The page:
Showing real data, the 85th and 95th percentiles of Body Mass Index at various ages
This data from the NHANES I study ( 1971-1974) is now out-of-date, because more recent studies, NHANES II and NHANES III have been performed. However, this was the data that was originally suggested to establish "overweight" and "obesity" thresholds, at the 85th and 95th percentiles. (However NHANES II data was claimed to be used when the definitions became official.)
For historical documentation, here are those Body Mass Index percentiles shown as data in a table:
These thresholds were deemed suitable, once upon a time. But later, the World Health Organization (WHO) decided that simpler definitions were needed, at BMI of 25 and 30, for overweight and obesity, respectively. But all such standards are arbitrary.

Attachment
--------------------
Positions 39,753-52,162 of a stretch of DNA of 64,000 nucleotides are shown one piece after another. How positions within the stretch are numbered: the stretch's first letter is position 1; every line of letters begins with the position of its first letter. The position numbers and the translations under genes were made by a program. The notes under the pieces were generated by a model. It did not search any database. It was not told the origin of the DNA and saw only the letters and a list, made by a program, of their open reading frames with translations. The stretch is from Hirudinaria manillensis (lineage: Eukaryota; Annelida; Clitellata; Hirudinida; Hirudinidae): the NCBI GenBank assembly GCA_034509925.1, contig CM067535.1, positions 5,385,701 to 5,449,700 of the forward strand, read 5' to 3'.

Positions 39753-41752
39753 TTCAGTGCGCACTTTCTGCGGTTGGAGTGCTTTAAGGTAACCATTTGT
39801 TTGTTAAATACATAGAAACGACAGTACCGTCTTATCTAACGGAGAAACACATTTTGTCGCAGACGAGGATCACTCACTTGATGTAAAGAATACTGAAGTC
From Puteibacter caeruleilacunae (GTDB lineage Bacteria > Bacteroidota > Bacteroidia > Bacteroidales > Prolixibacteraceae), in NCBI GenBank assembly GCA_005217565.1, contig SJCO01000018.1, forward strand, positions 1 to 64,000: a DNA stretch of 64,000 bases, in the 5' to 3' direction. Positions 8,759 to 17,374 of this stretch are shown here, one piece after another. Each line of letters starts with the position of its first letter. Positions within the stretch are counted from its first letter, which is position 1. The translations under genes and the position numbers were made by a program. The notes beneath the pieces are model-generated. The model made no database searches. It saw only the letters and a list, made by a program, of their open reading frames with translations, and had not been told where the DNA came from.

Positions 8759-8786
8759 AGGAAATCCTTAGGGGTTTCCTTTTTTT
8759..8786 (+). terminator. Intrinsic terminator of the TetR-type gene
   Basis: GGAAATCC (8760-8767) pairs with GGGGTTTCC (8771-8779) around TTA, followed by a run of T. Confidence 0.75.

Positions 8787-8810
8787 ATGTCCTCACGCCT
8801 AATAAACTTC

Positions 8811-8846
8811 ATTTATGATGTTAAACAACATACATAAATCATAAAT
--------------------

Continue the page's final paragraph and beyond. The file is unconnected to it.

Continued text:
The chart below shows how the NHANES 1 criteria compare to the more recent CDC charts criteria. In children, they are remarkably close. But for adults, apparently the NHANES 1 values were too high to use as standards, so the CDC and WHO lowered their criteria to 25 and 30.
From this same article, I’ve also plotted a graph of the 15th percentile BMI values for Men and Women. I think this is important, because it represents skinny people, who remain skinny throughout their lives. Notice that their BMI increases with age. In my opinion, this indicates that it is unrealistic to expect adults to maintain the same Body Mass Index values that they had at age 18.